It's not only TIME which behaves in new ways in the relativistic realm -- even the LENGTH of an object appear different to observers in different inertial frames. Let's look at how that might happen.
The Blue Man lives in a Blue Room. He places a laser on the left wall, pointing straight to the right wall, which is H = 10 m away. There's a mirror on the right wall. The Blue Man runs an experiment in which he measures two events:
According to the Blue Man, 1. What is the space interval between these two events? 2. What is the time interval between these two events? Call this time interval tb.
Now, the Blue Man and his Blue Room are flying across the landscape at a very high speed. They fly past the Red Man and his army of Red Minions, all of whom have metersticks, notebooks, and synchronized watches. The Red Army observes this same experiment, and makes its own measurements. The Red team breaks the experiment into two pieces. First, the laser beam makes its way from the left wall to the mirror in a time interval t1.
Q: Write an expression for the time t1 measured by the Red Team, in terms of c, v, H.
As the Red Men continue to watch and make their measurements, the laser beam shoots back towards the left wall. But since the left wall is coming towards the beam, it doesn't take quite so long for the beam to reach the wall this time. The Red Army determines that a time interval t2 occurs between the reflection and return.
Q: Write an expression for the time t2 measured by the Red Team, in terms of c, v, H.
Now, the total time interval between the two events -- laser beam leaves left wall, and laser beam returns to left wall -- as measured by the Red Army must be
Q: Write an expression which shows the total time interval measured by the Red Men in terms of c, v, H. Find a way to write the Red Team's total time interval in a form which looks like 2 H ----- * (something) c
So, according to these two sets of inertial observers, the time interval between two events is not the same. Well, that's no surprise. As we saw in the previous lecture, the two time intervals are connected by the "gamma" factor.
Q: Look at your expressions for the times tb and tr. Is the time interval measured by the Red Men longer by a factor of gamma?
Something must be wrong. Is it possible that the Blue Man can ruin all the special relativity just by pointing his laser at the wall instead of the ceiling?!
Let's look at these times more closely.
Is there any way we can make the red time equal to gamma times the blue time? Hmmmm..... What if we were to postulate that the width of the room in the direction of motion, H, wasn't the same in the two reference frames? If there are two different values for H, then maybe we could make the red time interval equal to the blue time interval times gamma.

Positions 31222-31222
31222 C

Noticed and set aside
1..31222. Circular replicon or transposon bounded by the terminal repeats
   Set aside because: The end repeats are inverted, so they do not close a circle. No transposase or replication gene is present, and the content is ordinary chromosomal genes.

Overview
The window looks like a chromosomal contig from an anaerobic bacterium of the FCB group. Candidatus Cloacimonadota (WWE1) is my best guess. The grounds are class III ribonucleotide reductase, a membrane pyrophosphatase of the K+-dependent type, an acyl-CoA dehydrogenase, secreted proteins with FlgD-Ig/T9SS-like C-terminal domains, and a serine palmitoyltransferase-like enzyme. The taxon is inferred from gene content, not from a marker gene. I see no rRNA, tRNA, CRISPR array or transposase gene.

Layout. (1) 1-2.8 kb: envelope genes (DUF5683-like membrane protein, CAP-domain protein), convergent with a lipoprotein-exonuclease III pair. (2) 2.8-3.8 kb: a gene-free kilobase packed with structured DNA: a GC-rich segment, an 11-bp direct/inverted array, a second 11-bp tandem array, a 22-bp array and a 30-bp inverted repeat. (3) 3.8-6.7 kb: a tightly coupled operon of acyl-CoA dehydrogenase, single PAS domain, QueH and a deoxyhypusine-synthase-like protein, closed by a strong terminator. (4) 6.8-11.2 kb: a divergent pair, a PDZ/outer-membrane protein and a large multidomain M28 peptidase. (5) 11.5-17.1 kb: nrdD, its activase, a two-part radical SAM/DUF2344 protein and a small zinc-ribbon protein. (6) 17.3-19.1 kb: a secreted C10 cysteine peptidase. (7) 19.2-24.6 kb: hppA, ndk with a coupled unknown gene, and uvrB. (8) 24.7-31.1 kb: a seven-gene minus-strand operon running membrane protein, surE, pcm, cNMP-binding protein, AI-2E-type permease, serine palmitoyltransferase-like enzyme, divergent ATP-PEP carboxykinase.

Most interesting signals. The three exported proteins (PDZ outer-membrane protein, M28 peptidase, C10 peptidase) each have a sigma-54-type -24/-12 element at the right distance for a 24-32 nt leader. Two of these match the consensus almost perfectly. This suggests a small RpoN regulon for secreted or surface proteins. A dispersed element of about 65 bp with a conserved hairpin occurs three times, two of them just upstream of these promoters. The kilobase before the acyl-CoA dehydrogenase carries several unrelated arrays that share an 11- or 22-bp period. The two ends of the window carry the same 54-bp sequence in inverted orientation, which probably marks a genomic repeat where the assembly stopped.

Q: What value must the Red Team's measurement of H have in order for the times to come out right?
But what does that mean? The Red Men will measure the Blue Room to have a SMALLER LENGTH in the direction of motion than the Blue Man measures. In other words, the length of an object will shrink when it moves at high speed through an inertial reference frame.
So far, there are no good experimental tests of length contraction.
However, we can look at a familiar situation to see how length contraction is at least consistent with the other phenomena we've examined so far. Remember the experiment in which Fred sent a proton flying through a tube in his lab?
In this experiment,
Consider the events first from Fred's frame of reference in the lab.
Q: What is the space interval between the two events? Q: What is the time interval between the two events? Q: What is the space-time interval between the two events?
Remember that we can also ask the proton about his measurements of these two events.
Q: What is the space-time interval between the two events? Q: What is the space interval between the two events? Q: What is the time interval between the two events?
Now, suppose we were to ask the proton about the tube which briefly enclosed him. We might say, "Hey, Mr. Proton, did you notice the tube which just flew past you at v = 0.5 c? Can you tell us how long that tube was?"
Q: If Mr. Proton uses the time interval between the two events, and the speed of the tube, what length will he derive for the tube? Q: How does that length compare to Fred's measurement of the tube's length? Q: What is the "gamma" factor for the tube as it flies past Mr. Proton?
You may recall that different observers may measure different intervals between two events, but that there is a maximum possible time interval:
An observer who is at rest and present at the location of two events will measure the shortest time interval between them; we call this the proper time interval.
In the same way, different observers may measure different lengths of an object. However, there is a maximum possible length:
An observer who is at rest relative to an object will measure it to have the longest size; we call this the proper length of the object.
Copyright © Michael Richmond. This work is licensed under a Creative Commons License.